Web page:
What is exit velocity in Baseball? Quite simply, exit velocity is the speed at which the ball leaves the bat, a crucial metric that can unveil a hitter’s true strength and potential. It’s the magic number that separates a routine hit from a rocket shot over the outfield fence.
In Baseball, a game where fractions of seconds and inches can make all the difference, understanding the concept of exit velocity is like peeling back the layers of a well-guarded secret. In this blog post, we closely examine exit velocity, exploring its significance, how to measure it, and why it matters for players at all levels. From the science behind exit velocity to practical tips on enhancing it, we’ll equip you with the knowledge to elevate your game.
How to Find Your Exit Velocity
A hitter’s exit velocity, or the speed of the Baseball or softball off the bat, is a measure used at the top levels of Baseball and softball and has spread to high school and youth levels. A radar gun is used to measure exit velocity, the only way to figure out how strong a hit is. It’s easy to measure exit velocity with a pocket radar.
Studies have shown that the ball will go about four to six feet farther for every extra mile per hour added to its exit velocity. This depends on its launch angle and direction. That means a player’s exit velocity directly affects whether they have warning track power or home run power, which means they can hit the ball into gaps for extra-base hits and hit it hard enough to make the Defense work harder and take longer to respond.
What’s Your Number? Understanding Average Exit Velocity
The burning question on every player’s mind: What should my exit velocity be? Your average exit speed depends on your age, general strength, swing timing, and how well your swing works. Athletes usually get stronger and more consistent as they age and gain more experience. Strength and expertise make their swings stronger and their exit speeds faster.
The table below shows the average exit velocity broken down by age, live batting practice, front toss, and off-the-tee. It also shows the elite-level exit velocity by age.
|PLAYER AGE RANGE
|AVE EXIT VELOCITY
|80 mph aluminium / 75 mph wood
If the release velocity is high, the balls will hit harder and farther. To instantly improve your exit velocity, there are a few things you can work on during training. These are:
The foundation of release velocity is bat speed. The ball will be hit harder if you swing the bat faster. While you’re practicing, try hitting with larger and lighter bats to observe how the exit velocity changes. Make the switch back to your old bat and feel the difference.
Swing as Hard as Possible
It’s amazing how infrequently athletes are actually swinging at 100% effort on the exit velocity test. What they think is 100% is actually more like 95%. Here’s why: you are generally given 5-10 swings on the exit velocity test. Let’s say you go to a showcase where you’re given 8 swings. If you roll over 7 of them at 70 MPH but hit the ball out of the park with one at 90 MPH, guess what number is going on your profile? You guessed it – 90 MPH.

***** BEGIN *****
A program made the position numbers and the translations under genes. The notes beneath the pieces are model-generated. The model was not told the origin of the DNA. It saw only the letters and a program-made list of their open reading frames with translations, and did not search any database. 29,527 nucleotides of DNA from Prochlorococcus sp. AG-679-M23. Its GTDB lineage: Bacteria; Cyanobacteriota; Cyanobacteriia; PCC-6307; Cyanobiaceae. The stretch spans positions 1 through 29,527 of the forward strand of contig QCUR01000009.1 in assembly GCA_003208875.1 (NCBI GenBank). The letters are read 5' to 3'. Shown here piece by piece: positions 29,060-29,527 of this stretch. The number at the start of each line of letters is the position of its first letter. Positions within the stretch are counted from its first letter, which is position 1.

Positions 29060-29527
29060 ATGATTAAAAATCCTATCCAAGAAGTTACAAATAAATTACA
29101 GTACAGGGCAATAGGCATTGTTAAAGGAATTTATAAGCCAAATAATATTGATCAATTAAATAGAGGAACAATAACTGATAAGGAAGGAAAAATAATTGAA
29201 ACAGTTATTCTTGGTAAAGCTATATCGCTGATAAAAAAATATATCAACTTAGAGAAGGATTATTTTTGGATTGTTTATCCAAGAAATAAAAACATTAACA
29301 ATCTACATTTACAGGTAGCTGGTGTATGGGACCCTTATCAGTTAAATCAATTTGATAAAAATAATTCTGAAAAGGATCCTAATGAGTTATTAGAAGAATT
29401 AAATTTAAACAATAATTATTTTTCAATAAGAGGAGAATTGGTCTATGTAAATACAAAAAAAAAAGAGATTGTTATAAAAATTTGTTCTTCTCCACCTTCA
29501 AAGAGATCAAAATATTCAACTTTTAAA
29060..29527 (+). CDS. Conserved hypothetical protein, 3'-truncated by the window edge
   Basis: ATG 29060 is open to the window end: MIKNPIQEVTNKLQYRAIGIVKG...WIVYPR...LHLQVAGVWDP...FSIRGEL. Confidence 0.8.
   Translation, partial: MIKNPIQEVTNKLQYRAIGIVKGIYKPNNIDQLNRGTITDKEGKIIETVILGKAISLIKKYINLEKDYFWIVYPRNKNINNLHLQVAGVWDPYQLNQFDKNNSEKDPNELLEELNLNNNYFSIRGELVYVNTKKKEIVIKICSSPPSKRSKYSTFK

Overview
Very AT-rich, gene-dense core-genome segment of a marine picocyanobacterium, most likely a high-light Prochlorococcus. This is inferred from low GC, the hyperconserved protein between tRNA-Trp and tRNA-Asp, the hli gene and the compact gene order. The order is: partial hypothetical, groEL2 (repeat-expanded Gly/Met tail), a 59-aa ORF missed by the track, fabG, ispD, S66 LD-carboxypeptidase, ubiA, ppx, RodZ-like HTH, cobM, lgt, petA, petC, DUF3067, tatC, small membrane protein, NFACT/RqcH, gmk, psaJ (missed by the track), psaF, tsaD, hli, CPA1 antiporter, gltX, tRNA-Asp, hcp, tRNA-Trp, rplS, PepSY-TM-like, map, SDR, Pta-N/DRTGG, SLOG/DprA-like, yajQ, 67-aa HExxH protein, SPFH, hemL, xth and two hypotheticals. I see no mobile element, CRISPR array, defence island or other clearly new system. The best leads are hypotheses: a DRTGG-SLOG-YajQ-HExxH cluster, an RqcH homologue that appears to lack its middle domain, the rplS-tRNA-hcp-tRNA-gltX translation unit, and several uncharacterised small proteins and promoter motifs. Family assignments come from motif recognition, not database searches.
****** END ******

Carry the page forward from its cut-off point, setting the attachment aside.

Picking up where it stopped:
Keep the Launch Angle Low
Low-line drives have the fastest exit speeds in Major League Baseball. If you want to improve your exit velocity instead of your distance, hit balls with a launch angle of 10 to 15 degrees.
Hitting the Ball on the Sweet Spot
Hitting a ball straight will give you the fastest exit velocity, also known as barrels. To get better at this, you can hit larger balls. To work on getting all of your bat’s power into the ball, plyo balls are a great place to start. If you train with a few plyo balls, try the normal front toss again and see how your exit velocity has changed.
Rotate Your Upper Back
Rotating your upper back is a classic example of a tip that shows there is a difference between a good game swing and a good exit velocity swing. While many professional hitters rotate their upper back (think of showing the numbers on your back to the pitcher), the truth is that it’s difficult to do it well on the field.
Conclusion for What Is Exit Velocity in Baseball?
The speed of the Baseball as it comes off the bat right after a pitcher hits it is measured by Exit Velocity. This is kept track of for all Batted Ball Events, like hits, mistakes, and outs. One of the main goals of a hitter is to get a high Exit Velocity.
At this point, (almost) everyone knows that hitting the ball hard and moving the bat quickly are both good things that players can do. The best batters have a knack for hitting the ball in the sweet spot of the bat. It should go without saying, but if you can always swing the bat quickly AND hit the ball on the barre.
Frequently Asked Question
There are some questions related to What Is Exit Velocity in Baseball are as follows:
122.4 MPH is the hardest exit velocity in Baseball. O’Neil Cruz just hit the hardest-hit batted ball in Statcast.
Based on the information above, the MED Ball Exit Speed, for the average Little Leaguer, would be 40 mph BES (40 mph BES X 5 feet = 200 feet of distance).
Biomechanical researchers found that a ball leaving the bat at 90 MPH traveled about 300 feet, 95 MPH at 326 feet, 100 MPH at 350 Feet, and 105 MPH at 375 feet.
Exit velocity is the speed and direction of the Baseball right after contact, and it is different from bat speed. Bat speed, as the name implies, is the speed at which the bat is traveling.